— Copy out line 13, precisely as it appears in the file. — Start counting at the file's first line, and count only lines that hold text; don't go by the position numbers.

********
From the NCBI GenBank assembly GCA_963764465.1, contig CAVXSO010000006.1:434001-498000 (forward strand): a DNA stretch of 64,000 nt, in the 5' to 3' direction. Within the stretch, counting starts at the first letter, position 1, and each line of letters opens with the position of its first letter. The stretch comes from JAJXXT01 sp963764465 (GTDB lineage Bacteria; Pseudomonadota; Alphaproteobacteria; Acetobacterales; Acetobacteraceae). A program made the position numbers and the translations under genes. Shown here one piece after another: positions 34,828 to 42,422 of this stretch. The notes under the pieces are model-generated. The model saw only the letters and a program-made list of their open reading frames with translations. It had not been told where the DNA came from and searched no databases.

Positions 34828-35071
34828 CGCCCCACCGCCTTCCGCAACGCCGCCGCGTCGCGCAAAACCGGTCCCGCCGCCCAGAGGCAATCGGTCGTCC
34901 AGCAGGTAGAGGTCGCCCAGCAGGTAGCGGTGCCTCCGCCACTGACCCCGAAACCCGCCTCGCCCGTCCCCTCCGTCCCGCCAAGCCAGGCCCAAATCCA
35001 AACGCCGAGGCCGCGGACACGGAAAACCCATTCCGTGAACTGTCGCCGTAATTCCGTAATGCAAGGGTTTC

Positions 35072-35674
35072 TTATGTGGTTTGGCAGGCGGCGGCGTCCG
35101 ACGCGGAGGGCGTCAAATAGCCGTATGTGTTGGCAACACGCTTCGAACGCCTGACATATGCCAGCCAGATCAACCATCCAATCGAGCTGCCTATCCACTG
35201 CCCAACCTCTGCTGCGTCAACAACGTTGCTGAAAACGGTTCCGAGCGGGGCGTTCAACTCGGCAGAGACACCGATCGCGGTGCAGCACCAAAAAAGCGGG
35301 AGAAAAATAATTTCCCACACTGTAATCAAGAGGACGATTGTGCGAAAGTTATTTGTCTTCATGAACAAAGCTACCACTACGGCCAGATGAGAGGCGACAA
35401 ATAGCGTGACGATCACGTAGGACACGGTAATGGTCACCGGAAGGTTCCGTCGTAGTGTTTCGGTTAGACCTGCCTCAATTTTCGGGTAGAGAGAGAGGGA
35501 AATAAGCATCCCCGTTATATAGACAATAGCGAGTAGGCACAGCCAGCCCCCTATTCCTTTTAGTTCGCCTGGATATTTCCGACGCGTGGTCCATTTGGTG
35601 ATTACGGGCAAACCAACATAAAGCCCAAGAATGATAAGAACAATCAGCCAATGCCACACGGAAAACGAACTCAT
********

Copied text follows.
35601 ATTACGGGCAAACCAACATAAAGCCCAAGAATGATAAGAACAATCAGCCAATGCCACACGGAAAACGAACTCAT